Since Mr Loewenstein wrote his first major article on the conflict for the Sydney Morning Herald in 2003 he has received hate mail, abusive phone calls and threatening emails. The condemnation continued after he contributed a chapter about Hanan Ashrawi’s visit to Australia in last year’s best-selling book, Not Happy, John!

His first solo book about Australian attitudes towards the Israeli-Palestinian conflict is months away from publication, yet Federal MP Michael Danby has already called for it to be banned. Mr Loewenstein said he started writing about the Israeli-Palestinian conflict after becoming concerned that the debate in Australia was one-sided.

“There are few people in the mainstream media discussing what the Israeli occupation really means,” he said. “Everything is always framed in terms of what is good for Israel. So the idea behind the book is to ask why and to hear different voices, both in Australia and overseas, about the conflict that may not have been heard before.”

Mr Danby wrote to the Australian Jewish News in August suggesting Melbourne University Publishing should drop the book, describing it as a “disgusting project”.

But Mr Loewenstein is determined to continue exploring the issues and has already signed a book deal with Random House to write about the state of the Australian media.

Talking about the criticism Mr Loewenstein said: “You try not to let it get to you. The way I see it is the more people attack you the more you are doing your job well. My position is not to bash Israel because it is Israel – it’s simply to examine Israel’s role in the region and the impact of the West’s attitude towards Israel”.

22 comments ↪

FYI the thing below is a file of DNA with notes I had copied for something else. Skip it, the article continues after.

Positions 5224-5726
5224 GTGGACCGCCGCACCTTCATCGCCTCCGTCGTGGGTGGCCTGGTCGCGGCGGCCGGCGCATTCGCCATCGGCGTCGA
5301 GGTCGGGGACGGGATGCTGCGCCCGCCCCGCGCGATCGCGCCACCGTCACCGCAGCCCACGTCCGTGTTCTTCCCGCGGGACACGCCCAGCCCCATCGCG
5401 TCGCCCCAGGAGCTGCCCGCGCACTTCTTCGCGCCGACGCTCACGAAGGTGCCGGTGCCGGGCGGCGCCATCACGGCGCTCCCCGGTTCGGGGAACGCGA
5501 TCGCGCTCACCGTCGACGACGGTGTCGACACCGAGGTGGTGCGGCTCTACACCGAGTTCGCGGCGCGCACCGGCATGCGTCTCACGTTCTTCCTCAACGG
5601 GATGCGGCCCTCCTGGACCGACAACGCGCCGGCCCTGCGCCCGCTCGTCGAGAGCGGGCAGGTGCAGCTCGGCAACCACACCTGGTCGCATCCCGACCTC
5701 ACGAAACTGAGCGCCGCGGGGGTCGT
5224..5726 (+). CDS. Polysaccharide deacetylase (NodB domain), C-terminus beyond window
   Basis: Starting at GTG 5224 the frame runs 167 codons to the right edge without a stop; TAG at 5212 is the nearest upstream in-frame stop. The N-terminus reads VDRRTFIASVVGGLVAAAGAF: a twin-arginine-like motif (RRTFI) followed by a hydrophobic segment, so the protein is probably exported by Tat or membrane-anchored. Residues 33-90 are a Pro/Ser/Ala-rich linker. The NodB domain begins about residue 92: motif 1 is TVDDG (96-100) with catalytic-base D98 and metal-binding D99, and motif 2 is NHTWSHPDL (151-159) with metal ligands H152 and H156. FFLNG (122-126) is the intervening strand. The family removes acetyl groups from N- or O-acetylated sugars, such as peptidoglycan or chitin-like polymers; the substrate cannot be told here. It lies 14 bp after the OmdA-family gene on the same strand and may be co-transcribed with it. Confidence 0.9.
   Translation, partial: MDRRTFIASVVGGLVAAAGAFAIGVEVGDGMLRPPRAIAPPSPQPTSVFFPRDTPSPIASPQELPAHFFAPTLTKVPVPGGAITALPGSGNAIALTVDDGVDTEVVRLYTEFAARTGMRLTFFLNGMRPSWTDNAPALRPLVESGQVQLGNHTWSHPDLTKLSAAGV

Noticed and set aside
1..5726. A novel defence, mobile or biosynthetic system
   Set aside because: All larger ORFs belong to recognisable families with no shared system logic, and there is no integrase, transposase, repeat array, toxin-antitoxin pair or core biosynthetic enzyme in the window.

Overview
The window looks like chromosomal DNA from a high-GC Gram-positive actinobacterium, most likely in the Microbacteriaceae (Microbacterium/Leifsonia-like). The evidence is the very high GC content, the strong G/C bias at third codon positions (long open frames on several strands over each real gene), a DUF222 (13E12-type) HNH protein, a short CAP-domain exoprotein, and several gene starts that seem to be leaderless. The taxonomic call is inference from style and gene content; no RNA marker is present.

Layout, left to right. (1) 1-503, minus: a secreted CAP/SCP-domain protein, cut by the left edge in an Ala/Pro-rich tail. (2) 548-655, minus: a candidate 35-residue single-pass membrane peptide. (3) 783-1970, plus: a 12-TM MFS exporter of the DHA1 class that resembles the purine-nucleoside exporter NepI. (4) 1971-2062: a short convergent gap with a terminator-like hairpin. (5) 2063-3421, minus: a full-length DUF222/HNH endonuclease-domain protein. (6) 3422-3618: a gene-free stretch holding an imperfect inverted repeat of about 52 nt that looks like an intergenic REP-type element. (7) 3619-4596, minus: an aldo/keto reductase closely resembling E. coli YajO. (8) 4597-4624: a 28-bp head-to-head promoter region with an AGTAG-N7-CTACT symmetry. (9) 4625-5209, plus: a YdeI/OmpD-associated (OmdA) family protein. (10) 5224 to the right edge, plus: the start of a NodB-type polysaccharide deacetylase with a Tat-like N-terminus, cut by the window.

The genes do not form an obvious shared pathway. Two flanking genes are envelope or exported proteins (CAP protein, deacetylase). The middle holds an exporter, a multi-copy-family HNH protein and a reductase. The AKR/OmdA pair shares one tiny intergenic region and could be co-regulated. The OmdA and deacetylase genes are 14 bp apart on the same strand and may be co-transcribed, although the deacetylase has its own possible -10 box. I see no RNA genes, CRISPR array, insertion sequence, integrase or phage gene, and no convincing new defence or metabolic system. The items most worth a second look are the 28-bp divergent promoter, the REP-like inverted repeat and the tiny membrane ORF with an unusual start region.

• Ibrahamav

    Louis Farakhan and Adolf Hitler also believed that the more people attack you the more you are doing your job well.But I admit, you're certainly no Miss Elf.

  • Oscar

    Yes, and Hitler and Farakhan used toliet paper! Death to hygene!!

  • Shabadoo

    Heh…I was just thinking that Anty'll have to write a memoir of his whole crusade to get us to see the truth about the nature of Israel, Australian Jewry and the media.Perhaps he can call it "My Struggle"…

  • Human

    Thanks for your work Antony. As it is obvious that there are a lot of hate mongers out and about, be careful.Peace. Your fellow Human

  • Shabadoo

    "We must study this vile Jewish technique of emptying garbage pails full of the vilest slanders and defamations from hundreds and hundreds of sources at once, suddenly and as if by magic, on the clean garments of honorable men, if we are fully to appreciate the entire menace represented by these scoundrels of the press."–"My Struggle"

  • Ibrahamav

    Yes Oscar, But Loewenstein hasn't claimed that he uses the same brand.MFH, nice tongue work. But keep it clean, ok?

  • Marcus

    I'm sure that as many people as may attack you, just as many support you in your work trying to examine the different perspectives on the Israeli-Palestinian conflict. Personally, I don't always agree with what you have to say, but I think you're endevour is a worthwhile one. I might even pick up a copy of that book of yours, finances depending.In any case, it's always telling when people fear, or seek to repress an account that differs from their own.

  • Marcus

    *ugh* (at my spelling your as you're… nice work marcus)

  • Antony Loewenstein

    Thanks Marcus,Different opinions are what make a democracy. The responses I receive prove that many people are afraid of an alternative perspective and attack. And yes, I receive many supportive emails from across the world…

  • Pete's Blog

    Nice work Antony.We, your blog co-subversives, can do what we can to nurture the wilder formulations of your Brain.For that we expect Acknowledgments in your books and Invites to Israeli Consulate receptions – if you can score them.Anyway free, autographed copies of your books as they appear, would do.Good show.